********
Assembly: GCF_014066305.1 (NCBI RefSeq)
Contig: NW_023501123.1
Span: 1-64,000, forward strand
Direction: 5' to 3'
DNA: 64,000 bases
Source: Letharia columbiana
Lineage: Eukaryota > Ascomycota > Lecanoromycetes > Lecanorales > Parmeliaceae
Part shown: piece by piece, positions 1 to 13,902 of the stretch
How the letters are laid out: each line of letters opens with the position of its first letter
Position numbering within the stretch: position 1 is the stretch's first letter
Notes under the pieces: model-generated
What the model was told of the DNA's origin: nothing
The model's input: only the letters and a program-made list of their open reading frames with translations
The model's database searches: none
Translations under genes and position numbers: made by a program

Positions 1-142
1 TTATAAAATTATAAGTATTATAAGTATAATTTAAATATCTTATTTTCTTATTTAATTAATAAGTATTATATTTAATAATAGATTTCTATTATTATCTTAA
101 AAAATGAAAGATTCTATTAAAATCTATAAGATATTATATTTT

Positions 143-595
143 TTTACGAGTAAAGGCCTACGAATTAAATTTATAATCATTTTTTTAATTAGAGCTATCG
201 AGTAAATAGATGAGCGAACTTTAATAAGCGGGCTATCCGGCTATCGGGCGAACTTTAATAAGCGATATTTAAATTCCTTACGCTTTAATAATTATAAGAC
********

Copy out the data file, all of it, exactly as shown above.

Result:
Assembly: GCF_014066305.1 (NCBI RefSeq)
Contig: NW_023501123.1
Span: 1-64,000, forward strand
Direction: 5' to 3'
DNA: 64,000 bases
Source: Letharia columbiana
Lineage: Eukaryota > Ascomycota > Lecanoromycetes > Lecanorales > Parmeliaceae
Part shown: piece by piece, positions 1 to 13,902 of the stretch
How the letters are laid out: each line of letters opens with the position of its first letter
Position numbering within the stretch: position 1 is the stretch's first letter
Notes under the pieces: model-generated
What the model was told of the DNA's origin: nothing
The model's input: only the letters and a program-made list of their open reading frames with translations
The model's database searches: none
Translations under genes and position numbers: made by a program

Positions 1-142
1 TTATAAAATTATAAGTATTATAAGTATAATTTAAATATCTTATTTTCTTATTTAATTAATAAGTATTATATTTAATAATAGATTTCTATTATTATCTTAA
101 AAAATGAAAGATTCTATTAAAATCTATAAGATATTATATTTT

Positions 143-595
143 TTTACGAGTAAAGGCCTACGAATTAAATTTATAATCATTTTTTTAATTAGAGCTATCG
201 AGTAAATAGATGAGCGAACTTTAATAAGCGGGCTATCCGGCTATCGGGCGAACTTTAATAAGCGATATTTAAATTCCTTACGCTTTAATAATTATAAGAC